4. When evidence was recorded, the plaintiff came out with the case that the constructed the suit property in 1966-67. Objection was raised on behalf of the plaintiff when questions were put in cross examination with regard to her title. That objection was overruled. The plaintiff in her statement in cross-examination stated that the defendant had paid rent to her only for one or two months in the beginning of 1968 and thereafter he did not pay the rent, but she admitted that the defendant had paid rent to Manganlal for the year 1967. She later on stated that rent received by her was for April and May 1967. This statement was immediately falsified by the production of the rent receipts which were signed by Manganlal for April and May 1967. She then stated that they had separated in 1968. Further, in cross-examination she came out with the story that when the property was constructed by her she and Manganlal were the owners. She stated that the defendants had paid her rent from June 1968, but did not produce the counterfoils, though her claim was that the counterfoils were with her. The separation from Manganlal was stated to be in November 1968. A notice signed by Manganlal was produced by which the tenants of Mohanlal were said to have been intimated that they were attorned to the present plaintiff and rent, including all arrears, should be paid to her. She made a bald statement that the notice was delivered to all the tenants by hand delivery. Who had delivered the notices is not clear. Admittedly there is no signature or acknowledgement of the defendant of having received this notice. The defendant in his evidence claimed that rent for June to August 1968 was paid by him to Manganlal and that he was not a tenant of the plaintiff of the tenant of the plaintiff and Manganlal jointly. He stated that Manganlal was her stepson. He stated that the factory and the suit property was joint family property of the plaintiff and Manganlal prior to 1961, but he denied knowledge of the partition.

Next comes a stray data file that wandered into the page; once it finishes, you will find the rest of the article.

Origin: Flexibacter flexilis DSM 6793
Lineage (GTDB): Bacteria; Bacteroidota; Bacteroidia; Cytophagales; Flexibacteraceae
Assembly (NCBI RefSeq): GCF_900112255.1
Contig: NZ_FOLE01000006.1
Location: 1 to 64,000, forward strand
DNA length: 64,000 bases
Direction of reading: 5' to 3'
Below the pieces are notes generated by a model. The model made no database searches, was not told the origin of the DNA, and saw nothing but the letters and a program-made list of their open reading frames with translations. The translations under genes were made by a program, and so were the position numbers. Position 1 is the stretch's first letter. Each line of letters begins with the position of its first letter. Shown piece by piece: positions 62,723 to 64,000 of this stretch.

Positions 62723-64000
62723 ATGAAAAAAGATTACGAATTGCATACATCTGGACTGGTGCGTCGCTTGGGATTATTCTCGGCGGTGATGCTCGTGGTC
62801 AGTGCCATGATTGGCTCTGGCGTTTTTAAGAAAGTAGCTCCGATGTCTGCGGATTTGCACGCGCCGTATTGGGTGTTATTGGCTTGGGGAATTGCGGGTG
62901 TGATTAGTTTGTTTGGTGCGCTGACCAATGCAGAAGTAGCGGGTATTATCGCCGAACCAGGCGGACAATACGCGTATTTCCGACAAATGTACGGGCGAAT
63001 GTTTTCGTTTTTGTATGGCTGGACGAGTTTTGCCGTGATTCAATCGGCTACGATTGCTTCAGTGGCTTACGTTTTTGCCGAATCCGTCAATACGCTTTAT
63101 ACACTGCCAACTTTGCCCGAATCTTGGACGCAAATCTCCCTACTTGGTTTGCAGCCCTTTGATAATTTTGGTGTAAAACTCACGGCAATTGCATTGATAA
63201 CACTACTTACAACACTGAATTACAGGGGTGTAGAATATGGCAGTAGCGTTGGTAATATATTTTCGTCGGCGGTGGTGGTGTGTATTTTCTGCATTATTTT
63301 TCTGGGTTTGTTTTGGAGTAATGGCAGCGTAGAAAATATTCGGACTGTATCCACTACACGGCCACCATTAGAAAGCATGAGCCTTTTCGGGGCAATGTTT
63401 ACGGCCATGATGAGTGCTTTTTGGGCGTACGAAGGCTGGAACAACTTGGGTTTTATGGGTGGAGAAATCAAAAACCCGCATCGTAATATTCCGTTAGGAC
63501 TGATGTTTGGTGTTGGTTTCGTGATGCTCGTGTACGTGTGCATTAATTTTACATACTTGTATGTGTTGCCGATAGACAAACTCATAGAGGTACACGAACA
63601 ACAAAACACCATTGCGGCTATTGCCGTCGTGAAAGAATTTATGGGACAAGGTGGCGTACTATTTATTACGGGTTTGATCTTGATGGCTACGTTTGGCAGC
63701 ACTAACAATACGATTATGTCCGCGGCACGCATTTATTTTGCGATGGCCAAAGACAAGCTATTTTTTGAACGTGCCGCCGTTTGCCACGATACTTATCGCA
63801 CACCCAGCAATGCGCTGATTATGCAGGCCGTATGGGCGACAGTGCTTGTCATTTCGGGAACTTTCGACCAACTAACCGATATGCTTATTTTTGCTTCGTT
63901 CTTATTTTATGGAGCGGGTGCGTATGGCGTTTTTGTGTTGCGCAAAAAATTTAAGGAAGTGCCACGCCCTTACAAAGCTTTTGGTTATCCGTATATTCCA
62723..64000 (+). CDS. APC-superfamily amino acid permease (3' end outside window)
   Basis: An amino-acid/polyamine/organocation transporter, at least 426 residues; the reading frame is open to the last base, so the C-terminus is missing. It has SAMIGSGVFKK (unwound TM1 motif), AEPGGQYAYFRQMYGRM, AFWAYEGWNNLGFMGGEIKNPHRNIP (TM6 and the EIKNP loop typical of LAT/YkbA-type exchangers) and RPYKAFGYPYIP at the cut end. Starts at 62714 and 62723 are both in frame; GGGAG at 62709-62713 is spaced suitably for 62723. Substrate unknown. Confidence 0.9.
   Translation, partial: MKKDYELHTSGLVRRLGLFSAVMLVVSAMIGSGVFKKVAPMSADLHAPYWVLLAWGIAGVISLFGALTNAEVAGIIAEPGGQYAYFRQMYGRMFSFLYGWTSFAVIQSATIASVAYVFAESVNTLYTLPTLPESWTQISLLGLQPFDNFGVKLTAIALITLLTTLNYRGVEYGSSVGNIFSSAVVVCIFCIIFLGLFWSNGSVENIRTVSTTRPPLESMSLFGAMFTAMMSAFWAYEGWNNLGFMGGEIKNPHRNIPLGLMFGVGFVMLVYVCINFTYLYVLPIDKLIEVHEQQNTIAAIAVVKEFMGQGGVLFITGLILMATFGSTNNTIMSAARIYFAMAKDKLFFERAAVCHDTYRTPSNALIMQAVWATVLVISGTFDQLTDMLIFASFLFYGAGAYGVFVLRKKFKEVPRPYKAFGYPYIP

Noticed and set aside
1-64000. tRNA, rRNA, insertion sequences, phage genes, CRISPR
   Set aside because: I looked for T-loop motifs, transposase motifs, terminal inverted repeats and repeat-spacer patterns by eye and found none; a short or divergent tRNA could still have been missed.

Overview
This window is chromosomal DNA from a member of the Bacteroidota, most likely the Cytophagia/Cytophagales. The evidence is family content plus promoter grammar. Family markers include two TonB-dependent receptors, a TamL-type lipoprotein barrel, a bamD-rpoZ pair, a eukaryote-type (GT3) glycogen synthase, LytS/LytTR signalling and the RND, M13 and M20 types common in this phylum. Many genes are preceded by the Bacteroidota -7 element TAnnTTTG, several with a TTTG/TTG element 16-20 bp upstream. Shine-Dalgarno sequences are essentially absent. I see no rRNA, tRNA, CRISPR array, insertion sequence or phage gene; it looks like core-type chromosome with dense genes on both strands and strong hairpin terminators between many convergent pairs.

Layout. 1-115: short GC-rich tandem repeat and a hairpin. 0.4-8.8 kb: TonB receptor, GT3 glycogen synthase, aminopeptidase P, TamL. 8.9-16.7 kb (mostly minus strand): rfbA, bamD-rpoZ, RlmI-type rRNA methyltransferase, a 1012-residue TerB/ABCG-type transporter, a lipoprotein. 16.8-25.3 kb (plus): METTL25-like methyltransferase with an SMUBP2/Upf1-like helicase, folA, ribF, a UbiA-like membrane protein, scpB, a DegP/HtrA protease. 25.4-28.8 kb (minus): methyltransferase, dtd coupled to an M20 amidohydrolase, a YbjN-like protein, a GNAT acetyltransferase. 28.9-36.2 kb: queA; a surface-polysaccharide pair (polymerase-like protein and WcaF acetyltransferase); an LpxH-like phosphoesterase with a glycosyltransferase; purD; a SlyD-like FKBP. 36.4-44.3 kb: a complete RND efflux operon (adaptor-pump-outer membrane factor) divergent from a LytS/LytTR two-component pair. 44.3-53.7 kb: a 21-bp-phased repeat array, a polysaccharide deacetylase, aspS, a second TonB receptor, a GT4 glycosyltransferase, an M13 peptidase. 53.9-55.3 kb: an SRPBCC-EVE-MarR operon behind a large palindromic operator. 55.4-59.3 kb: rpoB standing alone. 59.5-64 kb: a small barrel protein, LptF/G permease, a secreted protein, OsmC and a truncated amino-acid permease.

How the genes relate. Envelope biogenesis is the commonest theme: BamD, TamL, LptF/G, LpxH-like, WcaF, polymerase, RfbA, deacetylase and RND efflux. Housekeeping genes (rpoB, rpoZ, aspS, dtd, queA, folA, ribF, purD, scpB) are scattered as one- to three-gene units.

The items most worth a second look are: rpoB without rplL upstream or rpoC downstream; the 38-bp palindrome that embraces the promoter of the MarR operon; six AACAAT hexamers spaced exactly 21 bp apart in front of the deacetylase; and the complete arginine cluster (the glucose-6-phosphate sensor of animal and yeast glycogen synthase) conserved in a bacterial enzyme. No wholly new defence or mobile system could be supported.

5. On this evidence the trial Court came to the conclusion that it was not satisfied that the defendant was attorned to the plaintiff as a tenant. In any case, according to the trial Court, the defendant would be liable to pay rent to the plaintiff only after November 1968. There was, therefore, according to the trial Court a dispute, which was bona fide, about the right of the plaintiff to recover rent. The trial Court negatived the defendant's case that rent for July and August 1968 was paid to Manganlal. The trial Court, therefore, took the view that the case was not covered by section 12(3)(a) of the Bombay Rents, Hotel and Lodging House Rates Control Act, 1947 (hereinafter the Bombay Rent Act). Since on taking account it was found that the defendant was liable to pay only Rs. 158.25 p. and this deficiency was already made good by payment in cash by the plaintiff's Counsel in Court on the day of the judgment, the suit for eviction was dismissed.